Publications / SAND Report

Path Network Recovery Using Remote Sensing Data and Geospatial-Temporal Semantic Graphs

McLendon, William C.; Brost, Randolph B.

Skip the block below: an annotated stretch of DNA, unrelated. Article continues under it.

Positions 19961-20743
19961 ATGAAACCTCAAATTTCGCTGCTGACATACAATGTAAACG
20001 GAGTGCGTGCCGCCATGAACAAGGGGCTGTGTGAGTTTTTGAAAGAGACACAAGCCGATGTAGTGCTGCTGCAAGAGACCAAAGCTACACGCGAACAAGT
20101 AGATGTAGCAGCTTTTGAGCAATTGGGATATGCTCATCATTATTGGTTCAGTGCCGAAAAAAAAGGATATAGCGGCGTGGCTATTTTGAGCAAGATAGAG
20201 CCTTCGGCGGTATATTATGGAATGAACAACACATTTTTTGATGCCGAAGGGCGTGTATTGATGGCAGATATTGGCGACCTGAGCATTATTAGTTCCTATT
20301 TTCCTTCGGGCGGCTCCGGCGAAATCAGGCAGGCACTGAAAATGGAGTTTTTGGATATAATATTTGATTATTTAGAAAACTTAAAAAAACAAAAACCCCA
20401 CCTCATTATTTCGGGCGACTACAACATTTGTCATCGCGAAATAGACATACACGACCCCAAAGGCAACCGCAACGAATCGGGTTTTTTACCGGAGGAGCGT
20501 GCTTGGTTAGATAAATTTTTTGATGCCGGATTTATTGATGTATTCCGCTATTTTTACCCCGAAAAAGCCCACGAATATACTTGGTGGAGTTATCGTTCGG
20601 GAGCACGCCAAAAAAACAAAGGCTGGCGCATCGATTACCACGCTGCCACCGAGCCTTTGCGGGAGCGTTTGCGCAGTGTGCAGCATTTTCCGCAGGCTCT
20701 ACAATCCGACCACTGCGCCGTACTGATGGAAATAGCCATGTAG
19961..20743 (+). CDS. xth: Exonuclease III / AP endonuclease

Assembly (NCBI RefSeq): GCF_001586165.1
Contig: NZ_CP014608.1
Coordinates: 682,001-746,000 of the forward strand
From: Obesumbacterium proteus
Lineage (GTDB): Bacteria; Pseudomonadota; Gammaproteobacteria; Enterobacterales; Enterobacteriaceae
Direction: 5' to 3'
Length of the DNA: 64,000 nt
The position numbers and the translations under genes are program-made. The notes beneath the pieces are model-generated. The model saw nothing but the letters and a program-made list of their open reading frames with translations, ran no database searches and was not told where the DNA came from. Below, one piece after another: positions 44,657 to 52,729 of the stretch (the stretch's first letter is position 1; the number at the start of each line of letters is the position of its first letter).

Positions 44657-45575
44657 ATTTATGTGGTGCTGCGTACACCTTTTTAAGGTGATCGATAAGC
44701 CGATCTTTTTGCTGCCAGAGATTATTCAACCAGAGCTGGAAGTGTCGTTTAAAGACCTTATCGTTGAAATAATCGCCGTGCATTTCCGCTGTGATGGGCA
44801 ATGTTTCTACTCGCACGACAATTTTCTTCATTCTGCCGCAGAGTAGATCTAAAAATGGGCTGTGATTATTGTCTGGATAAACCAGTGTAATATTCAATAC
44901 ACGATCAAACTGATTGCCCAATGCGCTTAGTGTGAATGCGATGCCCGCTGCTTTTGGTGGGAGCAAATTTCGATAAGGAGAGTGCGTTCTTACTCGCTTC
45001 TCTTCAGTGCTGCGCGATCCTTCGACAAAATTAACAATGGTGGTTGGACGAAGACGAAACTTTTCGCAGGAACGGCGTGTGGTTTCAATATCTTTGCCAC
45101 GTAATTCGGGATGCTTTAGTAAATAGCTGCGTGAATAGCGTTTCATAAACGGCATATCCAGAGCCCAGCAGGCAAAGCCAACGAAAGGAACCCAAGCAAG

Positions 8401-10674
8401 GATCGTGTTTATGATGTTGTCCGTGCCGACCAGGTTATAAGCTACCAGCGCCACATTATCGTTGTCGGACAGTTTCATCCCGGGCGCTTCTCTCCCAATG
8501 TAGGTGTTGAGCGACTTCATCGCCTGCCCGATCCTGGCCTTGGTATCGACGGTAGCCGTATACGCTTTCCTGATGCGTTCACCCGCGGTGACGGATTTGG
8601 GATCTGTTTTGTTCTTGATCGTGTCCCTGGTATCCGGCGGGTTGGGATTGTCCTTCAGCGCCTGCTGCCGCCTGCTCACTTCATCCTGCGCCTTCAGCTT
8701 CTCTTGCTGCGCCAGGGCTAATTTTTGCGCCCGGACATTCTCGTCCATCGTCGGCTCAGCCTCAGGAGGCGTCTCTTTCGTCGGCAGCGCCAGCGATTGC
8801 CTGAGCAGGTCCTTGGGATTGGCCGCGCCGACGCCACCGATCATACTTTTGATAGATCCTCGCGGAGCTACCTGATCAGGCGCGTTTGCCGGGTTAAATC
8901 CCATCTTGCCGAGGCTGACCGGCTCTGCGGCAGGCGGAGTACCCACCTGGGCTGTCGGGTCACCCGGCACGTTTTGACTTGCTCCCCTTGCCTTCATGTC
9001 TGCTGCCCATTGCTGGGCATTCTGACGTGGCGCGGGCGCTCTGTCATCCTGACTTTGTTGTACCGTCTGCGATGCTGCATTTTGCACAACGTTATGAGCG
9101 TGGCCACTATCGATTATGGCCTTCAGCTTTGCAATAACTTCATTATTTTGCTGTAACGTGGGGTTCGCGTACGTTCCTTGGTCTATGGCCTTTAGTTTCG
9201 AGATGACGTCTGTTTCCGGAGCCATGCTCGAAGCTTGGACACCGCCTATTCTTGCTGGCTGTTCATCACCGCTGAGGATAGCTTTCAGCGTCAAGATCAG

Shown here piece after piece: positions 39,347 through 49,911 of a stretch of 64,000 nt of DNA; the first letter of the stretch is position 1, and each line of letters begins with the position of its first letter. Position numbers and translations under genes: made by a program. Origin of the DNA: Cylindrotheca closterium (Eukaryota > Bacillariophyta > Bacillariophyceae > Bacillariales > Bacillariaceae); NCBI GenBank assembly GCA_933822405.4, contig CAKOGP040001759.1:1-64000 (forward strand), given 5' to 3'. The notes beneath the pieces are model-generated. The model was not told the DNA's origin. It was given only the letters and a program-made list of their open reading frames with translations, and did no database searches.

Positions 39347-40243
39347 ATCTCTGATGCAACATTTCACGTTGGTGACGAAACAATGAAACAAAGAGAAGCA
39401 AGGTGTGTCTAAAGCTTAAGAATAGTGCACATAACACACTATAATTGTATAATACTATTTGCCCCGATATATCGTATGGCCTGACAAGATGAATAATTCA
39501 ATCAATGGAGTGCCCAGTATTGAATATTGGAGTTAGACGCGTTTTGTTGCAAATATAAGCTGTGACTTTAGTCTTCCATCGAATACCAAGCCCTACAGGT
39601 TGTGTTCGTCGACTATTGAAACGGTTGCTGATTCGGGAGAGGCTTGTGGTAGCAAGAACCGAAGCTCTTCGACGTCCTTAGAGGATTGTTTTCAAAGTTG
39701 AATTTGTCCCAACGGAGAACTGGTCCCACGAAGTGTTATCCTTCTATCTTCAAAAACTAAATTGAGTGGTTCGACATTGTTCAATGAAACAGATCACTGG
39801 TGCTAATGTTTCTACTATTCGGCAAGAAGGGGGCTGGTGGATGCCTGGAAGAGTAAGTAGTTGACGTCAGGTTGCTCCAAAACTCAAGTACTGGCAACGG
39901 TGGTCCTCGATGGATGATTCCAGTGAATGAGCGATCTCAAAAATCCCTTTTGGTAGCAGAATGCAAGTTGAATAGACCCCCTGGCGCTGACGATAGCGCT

Remote sensing systems produce large volumes of high-resolution images that are difficult to search. The GeoGraphy (pronounced Geo-Graph-y) framework [2, 20] encodes remote sensing imagery into a geospatial-temporal semantic graph representation to enable high level semantic searches to be performed. Typically scene objects such as buildings and trees tend to be shaped like blocks with few holes, but other shapes generated from path networks tend to have a large number of holes and can span a large geographic region due to their connectedness. For example, we have a dataset covering the city of Philadelphia in which there is a single road network node spanning a 6 mile x 8 mile region. Even a simple question such as "find two houses near the same street" might give unexpected results. More generally, nodes arising from networks of paths (roads, sidewalks, trails, etc.) require additional processing to make them useful for searches in GeoGraphy. We have assigned the term Path Network Recovery to this process. Path Network Recovery is a three-step process involving (1) partitioning the network node into segments, (2) repairing broken path segments interrupted by occlusions or sensor noise, and (3) adding path-aware search semantics into GeoQuestions. This report covers the path network recovery process, how it is used, and some example use cases of the current capabilities.